For cutting-edge AI researchers looking for clean semantics models to represent the context-specific causal dependencies essential for causal induction, this DeepMind’s algorithm encourages you to look at good old-fashioned probability trees.
The probability tree diagram is used to represent a probability space. Tree diagrams illustrate a series of independent events or conditional probabilities.
The Node on the probability tree diagram represents an event, and it’s probability. The root node represents a particular event where probability equals one. The set of sibling nodes represents an exhaustive and exclusive partition of the parent event.
Probability (that the series of events leading to a particular node will occur) = probability (that Node) * probability(Parent node).
Probability trees have been there for decades, but they have not received much attention from ML and AI enthusiasts. As per the new DeepMind paper Algorithms for Causal Reasoning in Probability Trees, “Probability trees are among the simplest models of causal generative processes.” According to the authors, the above is the first to propose concrete algorithms for causal reasoning in the discrete probability trees.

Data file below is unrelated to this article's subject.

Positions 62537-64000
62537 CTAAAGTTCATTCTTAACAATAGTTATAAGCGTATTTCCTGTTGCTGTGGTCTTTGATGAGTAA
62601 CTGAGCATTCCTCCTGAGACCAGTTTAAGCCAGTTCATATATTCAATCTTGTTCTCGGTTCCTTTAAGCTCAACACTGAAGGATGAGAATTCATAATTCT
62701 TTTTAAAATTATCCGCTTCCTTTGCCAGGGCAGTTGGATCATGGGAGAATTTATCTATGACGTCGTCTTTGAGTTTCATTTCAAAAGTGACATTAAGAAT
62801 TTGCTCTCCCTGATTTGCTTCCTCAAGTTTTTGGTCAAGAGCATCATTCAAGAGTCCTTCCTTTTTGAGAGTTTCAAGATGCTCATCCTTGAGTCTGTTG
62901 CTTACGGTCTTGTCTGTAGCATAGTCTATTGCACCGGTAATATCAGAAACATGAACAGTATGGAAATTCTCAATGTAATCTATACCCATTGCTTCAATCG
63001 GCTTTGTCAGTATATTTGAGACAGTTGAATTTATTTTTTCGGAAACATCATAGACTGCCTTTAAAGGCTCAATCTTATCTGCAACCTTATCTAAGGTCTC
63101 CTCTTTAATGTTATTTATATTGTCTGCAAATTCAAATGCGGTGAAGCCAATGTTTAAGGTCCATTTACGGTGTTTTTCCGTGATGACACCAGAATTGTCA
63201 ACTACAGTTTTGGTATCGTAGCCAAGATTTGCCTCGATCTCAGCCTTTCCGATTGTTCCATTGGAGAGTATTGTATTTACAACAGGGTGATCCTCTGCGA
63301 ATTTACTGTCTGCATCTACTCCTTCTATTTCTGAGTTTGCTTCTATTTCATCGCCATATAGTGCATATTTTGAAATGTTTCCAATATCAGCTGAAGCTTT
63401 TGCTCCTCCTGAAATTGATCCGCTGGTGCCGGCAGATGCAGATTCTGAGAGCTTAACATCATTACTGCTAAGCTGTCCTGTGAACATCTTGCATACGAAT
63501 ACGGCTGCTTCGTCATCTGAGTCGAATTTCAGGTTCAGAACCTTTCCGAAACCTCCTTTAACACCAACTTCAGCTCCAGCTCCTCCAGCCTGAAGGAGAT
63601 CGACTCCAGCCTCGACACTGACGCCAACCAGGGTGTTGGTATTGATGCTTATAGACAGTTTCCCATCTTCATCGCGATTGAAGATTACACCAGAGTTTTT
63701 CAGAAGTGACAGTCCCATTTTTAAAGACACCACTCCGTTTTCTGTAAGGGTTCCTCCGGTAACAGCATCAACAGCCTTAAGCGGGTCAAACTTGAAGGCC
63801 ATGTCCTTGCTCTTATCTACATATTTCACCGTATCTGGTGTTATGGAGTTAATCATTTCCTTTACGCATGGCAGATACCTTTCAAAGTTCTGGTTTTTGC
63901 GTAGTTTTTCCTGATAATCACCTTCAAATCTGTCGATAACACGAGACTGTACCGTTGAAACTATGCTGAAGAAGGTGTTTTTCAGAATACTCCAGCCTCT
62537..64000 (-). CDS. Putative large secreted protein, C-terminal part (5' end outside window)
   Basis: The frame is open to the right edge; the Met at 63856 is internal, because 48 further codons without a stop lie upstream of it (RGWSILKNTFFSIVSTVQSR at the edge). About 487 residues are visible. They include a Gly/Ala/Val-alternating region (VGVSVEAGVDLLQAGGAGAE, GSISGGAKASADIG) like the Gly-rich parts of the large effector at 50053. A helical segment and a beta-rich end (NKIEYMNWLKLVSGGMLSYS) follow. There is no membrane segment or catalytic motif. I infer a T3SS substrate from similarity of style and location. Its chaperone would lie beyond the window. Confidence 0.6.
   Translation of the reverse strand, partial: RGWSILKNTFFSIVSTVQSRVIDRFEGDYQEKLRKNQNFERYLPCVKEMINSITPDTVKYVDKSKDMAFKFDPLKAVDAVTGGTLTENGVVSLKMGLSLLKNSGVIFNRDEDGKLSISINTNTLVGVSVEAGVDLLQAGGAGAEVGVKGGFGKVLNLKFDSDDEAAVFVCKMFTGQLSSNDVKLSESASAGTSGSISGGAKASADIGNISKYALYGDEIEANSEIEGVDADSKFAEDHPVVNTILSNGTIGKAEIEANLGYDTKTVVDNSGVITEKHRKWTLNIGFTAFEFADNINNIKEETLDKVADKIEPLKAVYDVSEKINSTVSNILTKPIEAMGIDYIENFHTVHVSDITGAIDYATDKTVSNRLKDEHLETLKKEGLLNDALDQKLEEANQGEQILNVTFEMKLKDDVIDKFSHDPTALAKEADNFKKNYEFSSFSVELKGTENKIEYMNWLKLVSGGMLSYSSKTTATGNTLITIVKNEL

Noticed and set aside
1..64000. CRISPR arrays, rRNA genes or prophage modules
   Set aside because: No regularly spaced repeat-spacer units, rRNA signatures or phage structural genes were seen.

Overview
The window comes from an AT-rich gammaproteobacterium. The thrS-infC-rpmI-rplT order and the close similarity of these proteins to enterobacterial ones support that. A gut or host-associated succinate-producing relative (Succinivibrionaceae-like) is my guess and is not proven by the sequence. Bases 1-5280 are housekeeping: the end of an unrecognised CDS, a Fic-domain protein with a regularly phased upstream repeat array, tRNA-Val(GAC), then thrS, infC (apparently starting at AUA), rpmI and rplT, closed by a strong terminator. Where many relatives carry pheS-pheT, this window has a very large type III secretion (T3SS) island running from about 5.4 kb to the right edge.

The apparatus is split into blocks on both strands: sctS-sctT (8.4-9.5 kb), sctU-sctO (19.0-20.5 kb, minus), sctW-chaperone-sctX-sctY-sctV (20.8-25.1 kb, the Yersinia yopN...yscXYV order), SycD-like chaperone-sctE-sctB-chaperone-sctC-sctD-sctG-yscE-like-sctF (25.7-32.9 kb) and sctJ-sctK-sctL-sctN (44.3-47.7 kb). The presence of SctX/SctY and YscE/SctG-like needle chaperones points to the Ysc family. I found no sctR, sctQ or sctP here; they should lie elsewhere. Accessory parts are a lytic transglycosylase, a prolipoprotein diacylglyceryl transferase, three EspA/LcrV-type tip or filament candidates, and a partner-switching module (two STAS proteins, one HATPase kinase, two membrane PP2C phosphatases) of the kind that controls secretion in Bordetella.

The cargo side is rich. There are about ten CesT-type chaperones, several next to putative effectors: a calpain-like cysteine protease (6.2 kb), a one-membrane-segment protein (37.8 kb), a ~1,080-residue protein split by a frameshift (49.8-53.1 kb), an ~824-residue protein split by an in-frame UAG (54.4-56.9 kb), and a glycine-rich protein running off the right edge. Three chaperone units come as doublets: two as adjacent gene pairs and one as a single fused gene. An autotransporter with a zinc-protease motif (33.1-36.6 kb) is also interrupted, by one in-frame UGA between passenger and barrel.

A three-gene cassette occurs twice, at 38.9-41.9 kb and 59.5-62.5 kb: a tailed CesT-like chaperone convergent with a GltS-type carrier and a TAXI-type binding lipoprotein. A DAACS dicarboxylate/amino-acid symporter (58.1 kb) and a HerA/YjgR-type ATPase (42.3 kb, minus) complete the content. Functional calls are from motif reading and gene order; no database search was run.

Humans naturally learn reasoning to a great extent through inducing causal relationships from observations, and according to cognitive scientists, we do it quite well. Even with sparse and limited data, humans can quickly learn causal structures (such as observations of the co-occurrence frequencies between causes and effects, interactions between physical objects, etc.).
Causal induction is a classic problem in ML and statistics. Models, such as causal Bayesian networks (CBNs), can describe the causal dependencies for causal induction. But CBNs are not capable of representing context-specific independencies. According to the DeepMind team, the algorithms cover the whole causal hierarchy and operate on random propositional and causal events, expanding the causal reasoning to “a very general class of discrete stochastic processes.”
Focusing their research on finite probability trees, the DeepMind team produced concrete algorithms for:
- Computing minimal representations of the arbitrary events formed through:
- Propositional calculus
- Causal precedences
- Computing the following three fundamental operations of the causal hierarchy